Writers wouldn’t satisfy fans by discarding some characters or actors, because we accommodate ourselves to the atmosphere they create for us. Not all of us need immediate closure when we lose a loved one; we choose to continue watching TV shows because we can see anything is possible, and the least we expect from it is to feel satisfied. Control over life and death doesn’t exist, but in ‘Supernatural’ it does, and that always works in favor for the creators, not the fans, who await certain moments, certain characters, certain actors, etc.

We don’t need to tell ourselves what is wrong and what is right, either. We feel sad about Bobby Singer’s death, and I’m sure we accept Castiel at his best and at his worst. We don’t need to tell ourselves that Dean and Sam are the main characters. We’re not fools; we know we’re watching a TV show, but the fun part is to think beyond the plot, because if you don’t think about what you’re watching, you just watch something in a literal way, and for me, that’s never the point at all. That’s like reading a book for school because you have to. That’s a gained point for the writers; we believe!

It seems like we need a balance that we haven’t yet found this season. I think it has been satisfactory at the moment: good direction, good script. But we have the feeling that we’re constantly waiting. And if the masses have made the effort to vote in award shows, the masses want something in return — not just a second farewell. I guess the way it has been taken is to delay until we see the end of the season, and probably a return to even more striking things on a next season.  Because, let’s face it, we can have stories for a long time, and I hope it will be good for all the parties involved. Making us feel connected is important.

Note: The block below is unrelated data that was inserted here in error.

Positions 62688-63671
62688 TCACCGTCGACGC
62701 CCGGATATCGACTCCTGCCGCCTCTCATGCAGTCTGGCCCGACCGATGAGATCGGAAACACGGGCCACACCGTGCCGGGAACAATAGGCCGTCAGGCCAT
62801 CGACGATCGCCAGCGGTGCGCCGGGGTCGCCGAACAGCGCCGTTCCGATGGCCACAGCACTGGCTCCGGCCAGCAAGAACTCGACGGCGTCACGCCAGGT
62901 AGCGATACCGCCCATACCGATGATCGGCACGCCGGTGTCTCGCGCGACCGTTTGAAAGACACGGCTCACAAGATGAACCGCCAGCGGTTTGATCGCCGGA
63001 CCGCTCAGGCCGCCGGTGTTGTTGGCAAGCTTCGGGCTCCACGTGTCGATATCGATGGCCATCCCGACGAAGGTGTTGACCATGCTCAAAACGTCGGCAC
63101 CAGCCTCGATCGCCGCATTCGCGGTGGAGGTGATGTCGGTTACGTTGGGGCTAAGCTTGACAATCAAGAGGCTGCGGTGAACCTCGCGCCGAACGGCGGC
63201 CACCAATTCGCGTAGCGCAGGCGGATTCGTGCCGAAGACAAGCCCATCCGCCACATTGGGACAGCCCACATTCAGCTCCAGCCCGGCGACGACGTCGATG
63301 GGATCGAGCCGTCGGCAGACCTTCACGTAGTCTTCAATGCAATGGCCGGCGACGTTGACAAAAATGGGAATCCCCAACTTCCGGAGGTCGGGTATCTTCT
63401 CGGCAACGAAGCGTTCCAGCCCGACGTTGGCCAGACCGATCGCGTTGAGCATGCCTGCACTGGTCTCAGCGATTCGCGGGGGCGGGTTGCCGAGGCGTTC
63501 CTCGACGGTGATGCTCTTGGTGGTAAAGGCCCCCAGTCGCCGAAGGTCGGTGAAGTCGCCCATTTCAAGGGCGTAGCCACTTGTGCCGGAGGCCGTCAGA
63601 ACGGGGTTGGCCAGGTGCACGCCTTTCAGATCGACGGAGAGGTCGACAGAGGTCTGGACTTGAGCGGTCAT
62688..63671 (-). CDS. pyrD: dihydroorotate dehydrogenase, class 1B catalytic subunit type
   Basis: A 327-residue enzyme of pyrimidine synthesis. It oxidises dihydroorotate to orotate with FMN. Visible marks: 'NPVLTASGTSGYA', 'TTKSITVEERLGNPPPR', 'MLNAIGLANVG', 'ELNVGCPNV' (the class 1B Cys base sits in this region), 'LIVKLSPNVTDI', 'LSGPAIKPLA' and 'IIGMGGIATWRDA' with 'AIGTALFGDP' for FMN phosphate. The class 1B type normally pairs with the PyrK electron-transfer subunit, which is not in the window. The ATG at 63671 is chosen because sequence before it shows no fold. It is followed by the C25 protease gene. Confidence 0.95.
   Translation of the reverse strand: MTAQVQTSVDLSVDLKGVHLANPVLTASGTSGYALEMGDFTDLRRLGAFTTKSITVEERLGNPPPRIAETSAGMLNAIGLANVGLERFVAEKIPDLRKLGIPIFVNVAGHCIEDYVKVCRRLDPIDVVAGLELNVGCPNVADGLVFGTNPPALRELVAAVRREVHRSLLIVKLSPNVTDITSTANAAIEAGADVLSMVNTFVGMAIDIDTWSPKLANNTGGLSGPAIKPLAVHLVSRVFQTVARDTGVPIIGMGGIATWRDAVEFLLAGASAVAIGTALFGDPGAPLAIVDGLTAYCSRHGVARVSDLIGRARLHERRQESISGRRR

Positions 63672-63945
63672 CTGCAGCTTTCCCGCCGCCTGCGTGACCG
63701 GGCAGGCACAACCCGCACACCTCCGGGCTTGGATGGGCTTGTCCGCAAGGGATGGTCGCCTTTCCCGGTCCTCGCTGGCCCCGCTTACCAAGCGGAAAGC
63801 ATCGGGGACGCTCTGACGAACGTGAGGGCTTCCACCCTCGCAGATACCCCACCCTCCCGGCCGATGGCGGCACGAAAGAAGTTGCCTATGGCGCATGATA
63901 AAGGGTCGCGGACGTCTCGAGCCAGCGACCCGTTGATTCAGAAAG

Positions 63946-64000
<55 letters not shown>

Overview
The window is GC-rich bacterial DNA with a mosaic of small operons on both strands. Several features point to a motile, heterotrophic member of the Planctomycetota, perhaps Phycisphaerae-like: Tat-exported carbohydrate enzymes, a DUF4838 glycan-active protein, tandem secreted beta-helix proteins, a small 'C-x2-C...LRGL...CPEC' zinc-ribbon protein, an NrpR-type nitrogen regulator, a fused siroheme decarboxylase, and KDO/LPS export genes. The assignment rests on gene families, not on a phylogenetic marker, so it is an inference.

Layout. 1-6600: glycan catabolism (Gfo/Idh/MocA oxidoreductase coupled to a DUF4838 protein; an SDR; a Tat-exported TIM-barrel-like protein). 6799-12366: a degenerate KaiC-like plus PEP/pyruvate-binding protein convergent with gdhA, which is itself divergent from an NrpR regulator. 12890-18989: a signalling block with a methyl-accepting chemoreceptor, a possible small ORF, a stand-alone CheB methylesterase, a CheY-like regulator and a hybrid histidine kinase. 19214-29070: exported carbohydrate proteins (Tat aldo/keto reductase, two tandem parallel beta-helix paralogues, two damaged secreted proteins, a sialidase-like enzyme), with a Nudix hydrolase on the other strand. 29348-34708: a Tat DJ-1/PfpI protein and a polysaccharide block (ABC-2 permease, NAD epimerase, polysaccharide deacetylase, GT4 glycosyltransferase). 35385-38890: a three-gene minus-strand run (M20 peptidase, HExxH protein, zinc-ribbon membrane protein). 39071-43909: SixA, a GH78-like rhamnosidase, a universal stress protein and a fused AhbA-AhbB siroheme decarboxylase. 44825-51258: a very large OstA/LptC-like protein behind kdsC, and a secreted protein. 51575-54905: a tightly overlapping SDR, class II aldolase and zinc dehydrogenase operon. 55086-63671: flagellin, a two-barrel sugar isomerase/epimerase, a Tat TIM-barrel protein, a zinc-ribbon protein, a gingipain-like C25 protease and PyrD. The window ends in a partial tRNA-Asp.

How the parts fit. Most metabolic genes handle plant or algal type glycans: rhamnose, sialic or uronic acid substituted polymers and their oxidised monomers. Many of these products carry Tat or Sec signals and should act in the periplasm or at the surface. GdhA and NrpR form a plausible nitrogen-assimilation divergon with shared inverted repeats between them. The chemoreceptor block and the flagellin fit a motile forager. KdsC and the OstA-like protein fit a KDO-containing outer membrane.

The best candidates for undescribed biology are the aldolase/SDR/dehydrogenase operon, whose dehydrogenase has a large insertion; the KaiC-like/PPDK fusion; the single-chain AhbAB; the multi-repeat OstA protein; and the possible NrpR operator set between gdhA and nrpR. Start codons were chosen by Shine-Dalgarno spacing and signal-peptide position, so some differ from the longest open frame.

Supernatural airs on The CW network, Fridays at 9/8c.  It returns with a brand new episode on Feb. 3rd.


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Sol Oróstica-Trejo, can be found at

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Promotional pictures are courtesy of The CW.

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One Comment on “On the “death” of Supernatural’s Castiel”

  1. Nathalia Martin Says:

    I couldn’t agree more with your article, Sol. CW has been creating anymosity between Supernatural fans: in order to show love for the series you have to accept blindly what they throw at you. I strongly disagree, season 7 isn’t cohesive and, in my point of view, Bobby’s and Castiel’s deaths just show how much the writers team isn’t prepared to come with something creative – “killing is the last resort, when you simply don’t have any ideas to explore”.

    Castiel’s character was a needed opposition to Winchester’s and Singer’s know it all, strong characters. An angel who’s innocent and knows nothing about earthly life and costumes; someone who we could follow the evolution. Of course, Misha is a great actor (7×01/7×02 are amazing examples), but the character Castiel is needed, just like Bobby’s death.

    “Closure”, for who? For a storyline full of holes or for the writers to show that they have “competence”? Castiel was one of the best characters from the story and unfortunately, they made the big mistake when they killed him – it’s the same thing as a shooting your own foot.